Crime

Miami-Dade detective faces trial on charges of protecting pot ring

Alex Santiesteban, member of pot-growing clan.
Alex Santiesteban, member of pot-growing clan.

Onetime Miami-Dade County narcotics Detective Roderick Silva, who faces trial this month on charges of protecting a notorious pot ring, might have been too smart for his own good.

Almost six years ago, Derrick Santiesteban, the boss of a family-run grow-house racket, contacted Silva to fill him in on rival gang members posing as cops who had ripped off about 50 pounds of pot from his southwest Miami-Dade home.

Santiesteban wanted the police detective to help him recover the hydroponically grown shipment stolen on June 25, 2009, according to federal prosecutors. But Silva warned him that arresting the robbers “would likely bring down scrutiny on” his pot syndicate — so Santiesteban told the detective “to just forget it,” prosecutors say.

Three days later, the leader of the rival gang, Fidel Ruz Moreno, was found fatally shot on the street in the Hammocks area. Silva, who learned about the murder immediately, waited a full day before reporting snippets of his relationship to the Santiesteban clan to Miami-Dade investigators.

Prosecutors believe Silva went to county homicide detectives in an attempt to cover his tracks and that he lied to them. He also refused “to go on the record” with his statement, saying he feared retaliation if he testified against Derrick Santiesteban, according to a police report.

Silva’s statement, however, would expose him as a possible suspect. Silva, who worked as a Hammocks area patrolman at the time, was immediately reassigned to the Miami-Dade Police Department’s records unit.

Silva, now relieved of duty, was charged last year with aiding and abetting the Santiestebans’ marijuana-distribution conspiracy and with extortion for accepting $1,500 from the family to keep quiet.

Silva, 45, who joined the Miami-Dade force in 2003, faces up to 30 years in prison if convicted on both counts. His trial starts April 20 before U.S. District Judge Robert Scola. It was continued from last month, possibly to allow more time to work out a plea deal between lead prosecutor Pat Sullivan and Silva’s defense attorney, Nathan Diamond. He declined to comment Friday.

The prosecutor disclosed Silva’s police statement earlier this year in a court motion seeking to introduce evidence about the former detective’s use of cocaine at social gatherings with Santiesteban family members to show they “trusted” him. Diamond — whose defense maintains that Silva used Derrick Santiesteban as a “confidential source” — countered that the cocaine allegation was unrelated to the charges against his client and would harm him in the eyes of a jury.

But Scola, the judge, sided with the prosecutor, allowing that evidence at trial.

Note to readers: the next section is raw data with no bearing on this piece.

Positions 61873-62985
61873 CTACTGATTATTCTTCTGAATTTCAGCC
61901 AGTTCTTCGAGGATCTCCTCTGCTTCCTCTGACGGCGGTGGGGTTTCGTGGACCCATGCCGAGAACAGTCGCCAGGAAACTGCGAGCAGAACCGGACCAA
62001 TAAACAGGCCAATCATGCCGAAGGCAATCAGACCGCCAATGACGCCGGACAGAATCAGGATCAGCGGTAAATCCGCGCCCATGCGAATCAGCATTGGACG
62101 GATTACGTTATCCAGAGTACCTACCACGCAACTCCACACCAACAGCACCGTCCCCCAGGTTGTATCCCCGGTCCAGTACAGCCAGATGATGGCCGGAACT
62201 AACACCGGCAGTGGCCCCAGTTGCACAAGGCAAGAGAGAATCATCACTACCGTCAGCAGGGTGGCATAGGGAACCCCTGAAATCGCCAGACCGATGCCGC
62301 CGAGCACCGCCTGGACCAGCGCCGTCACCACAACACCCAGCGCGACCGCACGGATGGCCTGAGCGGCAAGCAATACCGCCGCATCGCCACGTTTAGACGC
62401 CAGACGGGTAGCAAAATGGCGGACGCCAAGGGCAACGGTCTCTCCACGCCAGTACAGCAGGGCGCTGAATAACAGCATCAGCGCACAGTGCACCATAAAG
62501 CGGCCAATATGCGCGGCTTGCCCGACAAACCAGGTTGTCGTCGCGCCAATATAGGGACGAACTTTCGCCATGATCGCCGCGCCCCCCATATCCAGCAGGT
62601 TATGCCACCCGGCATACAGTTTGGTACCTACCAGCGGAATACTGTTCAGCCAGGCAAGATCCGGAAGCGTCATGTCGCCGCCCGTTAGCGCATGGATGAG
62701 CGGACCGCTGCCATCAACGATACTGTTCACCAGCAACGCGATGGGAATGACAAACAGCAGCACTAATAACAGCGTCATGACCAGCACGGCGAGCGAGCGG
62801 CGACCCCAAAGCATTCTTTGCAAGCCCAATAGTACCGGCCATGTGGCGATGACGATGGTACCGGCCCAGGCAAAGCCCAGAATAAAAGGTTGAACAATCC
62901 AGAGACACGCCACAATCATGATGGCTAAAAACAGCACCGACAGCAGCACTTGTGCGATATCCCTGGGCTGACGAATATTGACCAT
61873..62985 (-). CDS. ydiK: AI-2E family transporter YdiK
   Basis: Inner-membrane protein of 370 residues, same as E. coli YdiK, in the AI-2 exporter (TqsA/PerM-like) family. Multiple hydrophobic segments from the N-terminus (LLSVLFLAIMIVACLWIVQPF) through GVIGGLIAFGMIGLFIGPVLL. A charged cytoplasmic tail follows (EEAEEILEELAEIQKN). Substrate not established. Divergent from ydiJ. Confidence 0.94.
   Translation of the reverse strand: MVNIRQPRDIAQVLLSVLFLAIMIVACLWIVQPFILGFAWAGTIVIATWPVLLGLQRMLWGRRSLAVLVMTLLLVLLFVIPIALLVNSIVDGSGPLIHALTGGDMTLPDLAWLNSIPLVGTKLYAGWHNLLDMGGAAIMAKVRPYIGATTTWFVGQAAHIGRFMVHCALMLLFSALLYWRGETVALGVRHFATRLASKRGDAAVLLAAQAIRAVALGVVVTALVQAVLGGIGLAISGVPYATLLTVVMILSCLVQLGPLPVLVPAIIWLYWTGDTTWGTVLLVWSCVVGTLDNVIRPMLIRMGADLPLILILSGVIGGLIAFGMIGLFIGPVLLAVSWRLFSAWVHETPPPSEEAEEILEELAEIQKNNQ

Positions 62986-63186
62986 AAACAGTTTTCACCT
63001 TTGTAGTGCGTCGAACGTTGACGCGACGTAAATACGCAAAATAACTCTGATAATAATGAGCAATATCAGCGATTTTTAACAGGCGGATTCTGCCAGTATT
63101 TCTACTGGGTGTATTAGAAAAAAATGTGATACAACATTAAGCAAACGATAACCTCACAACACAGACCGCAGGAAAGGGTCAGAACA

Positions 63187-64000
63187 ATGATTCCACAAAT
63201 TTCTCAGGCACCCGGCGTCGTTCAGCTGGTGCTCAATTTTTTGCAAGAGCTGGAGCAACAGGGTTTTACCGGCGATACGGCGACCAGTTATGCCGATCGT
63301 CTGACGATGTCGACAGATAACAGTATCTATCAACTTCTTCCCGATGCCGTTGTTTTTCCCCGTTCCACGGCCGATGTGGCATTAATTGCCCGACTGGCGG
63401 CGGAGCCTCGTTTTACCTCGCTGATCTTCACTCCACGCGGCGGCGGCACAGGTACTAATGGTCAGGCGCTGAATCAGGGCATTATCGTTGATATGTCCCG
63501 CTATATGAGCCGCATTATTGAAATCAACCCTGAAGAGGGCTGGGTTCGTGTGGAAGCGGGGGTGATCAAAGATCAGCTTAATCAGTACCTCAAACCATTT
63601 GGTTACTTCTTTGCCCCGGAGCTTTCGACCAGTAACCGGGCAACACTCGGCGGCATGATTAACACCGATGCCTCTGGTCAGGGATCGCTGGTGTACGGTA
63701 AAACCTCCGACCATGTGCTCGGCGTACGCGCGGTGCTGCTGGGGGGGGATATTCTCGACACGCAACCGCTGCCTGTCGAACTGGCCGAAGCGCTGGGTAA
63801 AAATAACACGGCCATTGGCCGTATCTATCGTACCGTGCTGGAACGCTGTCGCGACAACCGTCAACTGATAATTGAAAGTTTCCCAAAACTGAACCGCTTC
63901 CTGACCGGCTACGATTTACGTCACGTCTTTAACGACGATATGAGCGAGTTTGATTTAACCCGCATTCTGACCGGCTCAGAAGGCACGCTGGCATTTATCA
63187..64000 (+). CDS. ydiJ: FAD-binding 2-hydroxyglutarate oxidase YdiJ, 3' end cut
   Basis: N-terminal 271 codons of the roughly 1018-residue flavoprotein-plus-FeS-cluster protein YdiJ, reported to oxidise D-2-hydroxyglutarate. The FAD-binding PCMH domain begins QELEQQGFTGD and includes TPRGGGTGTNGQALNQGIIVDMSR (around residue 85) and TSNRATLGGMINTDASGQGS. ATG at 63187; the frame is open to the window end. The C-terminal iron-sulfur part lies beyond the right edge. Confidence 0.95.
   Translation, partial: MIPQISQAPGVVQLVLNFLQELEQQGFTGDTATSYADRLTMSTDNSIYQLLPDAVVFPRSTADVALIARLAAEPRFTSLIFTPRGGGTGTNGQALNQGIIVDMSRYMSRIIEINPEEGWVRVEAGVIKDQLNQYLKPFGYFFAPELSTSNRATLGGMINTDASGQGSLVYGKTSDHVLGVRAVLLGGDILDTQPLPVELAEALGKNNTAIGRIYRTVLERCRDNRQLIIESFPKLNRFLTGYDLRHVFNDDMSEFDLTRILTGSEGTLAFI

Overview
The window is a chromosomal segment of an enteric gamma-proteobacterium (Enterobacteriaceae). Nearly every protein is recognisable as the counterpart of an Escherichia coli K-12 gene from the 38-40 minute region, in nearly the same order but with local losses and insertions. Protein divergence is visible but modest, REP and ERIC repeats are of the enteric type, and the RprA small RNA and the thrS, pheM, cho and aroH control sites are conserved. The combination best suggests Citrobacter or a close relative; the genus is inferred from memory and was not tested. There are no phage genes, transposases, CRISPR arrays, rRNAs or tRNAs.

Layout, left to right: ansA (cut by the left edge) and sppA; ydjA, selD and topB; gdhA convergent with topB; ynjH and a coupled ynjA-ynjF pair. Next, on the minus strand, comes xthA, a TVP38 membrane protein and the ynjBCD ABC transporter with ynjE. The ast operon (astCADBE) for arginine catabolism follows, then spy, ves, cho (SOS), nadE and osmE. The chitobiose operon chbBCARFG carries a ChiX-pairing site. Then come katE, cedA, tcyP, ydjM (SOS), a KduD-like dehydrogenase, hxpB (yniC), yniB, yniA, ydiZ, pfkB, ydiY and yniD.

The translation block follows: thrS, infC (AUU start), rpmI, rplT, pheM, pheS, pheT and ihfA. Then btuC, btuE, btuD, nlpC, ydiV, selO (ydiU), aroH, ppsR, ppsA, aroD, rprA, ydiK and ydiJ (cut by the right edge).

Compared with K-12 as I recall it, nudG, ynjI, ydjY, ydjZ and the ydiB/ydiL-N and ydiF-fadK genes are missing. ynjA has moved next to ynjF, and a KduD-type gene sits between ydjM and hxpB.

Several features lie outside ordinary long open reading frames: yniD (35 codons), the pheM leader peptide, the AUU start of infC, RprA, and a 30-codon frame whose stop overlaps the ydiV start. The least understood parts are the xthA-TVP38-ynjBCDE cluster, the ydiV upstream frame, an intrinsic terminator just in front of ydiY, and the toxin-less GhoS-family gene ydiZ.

Scola concluded “the evidence of Silva’s cocaine use ... is offered to show his acceptance into the Santiesteban family, his co-conspirators’ trust in him, and his motivation to provide information and support to the enterprise.”

The former detective is the brother of one of the key members of the Santiesteban family’s operation, David Silva.

According to a federal indictment, Roderick Silva tipped off the organization about upcoming police raids, allowing them to dismantle and move their indoor hydroponic grow-house operations.

Silva, who is alleged to have been paid by the gang, also passed along the locations of rival marijuana grow houses, information the Santiestebans used in home-invasion robberies, the feds say.

He also gave the clan tips on how to avoid police and even passed along misinformation to his fellow detectives about the Santiestebans’ large-scale operation.

The Santiestebans — headed by patriarch Gilberto Sr. and joined by sons Derrick, Gilberto Jr., Alexander and Darvis — were charged along with 16 others over the past three years. All but Roderick Silva have been convicted.

Investigators say the Santiesteban clan operated 20 indoor hydroponic marijuana grow houses, yielding at least 1,146 potent pot plants that produced millions of dollars in profits from a distribution network in the Northeast.

Miami-Dade police and Drug Enforcement Administration agents took down the outfit after they began investigating the gang’s murder of the rival doper, Ruz.

The group was accused of fatally shooting him in June 2009 after the man had ripped off about 50 pounds of marijuana from Derrick Santiesteban as he and his wife were packaging the load at their southwest Miami-Dade home to transport to New York.

All of the gang members are serving long prison sentences, including Derrick Santiesteban, who received a life sentence. He is expected to testify for the prosecution against Silva, zeroing in on their conversation after rival gang members posing as cops who stole his pot shipment.

“Conspirator Derrick Santiesteban will testify at trial that he had exterior surveillance cameras on his house, which recorded the police-impersonators stealing his marijuana,” according to court papers filed by prosecutors.

“He will further testify that he met up with defendant Roderick Silva to discuss how [the] defendant could aid him in recovering his marijuana, and that he showed the tape to [Silva].

“He will testify that [Silva] told him that perhaps law enforcement authorities could find and arrest the police-impersonators, but if so, arresting them would likely bring scrutiny on him, Derrick.”

Santiesteban told the narcotics detective to ignore his plan. A few days later, the rival doper, Ruz, would be murdered.

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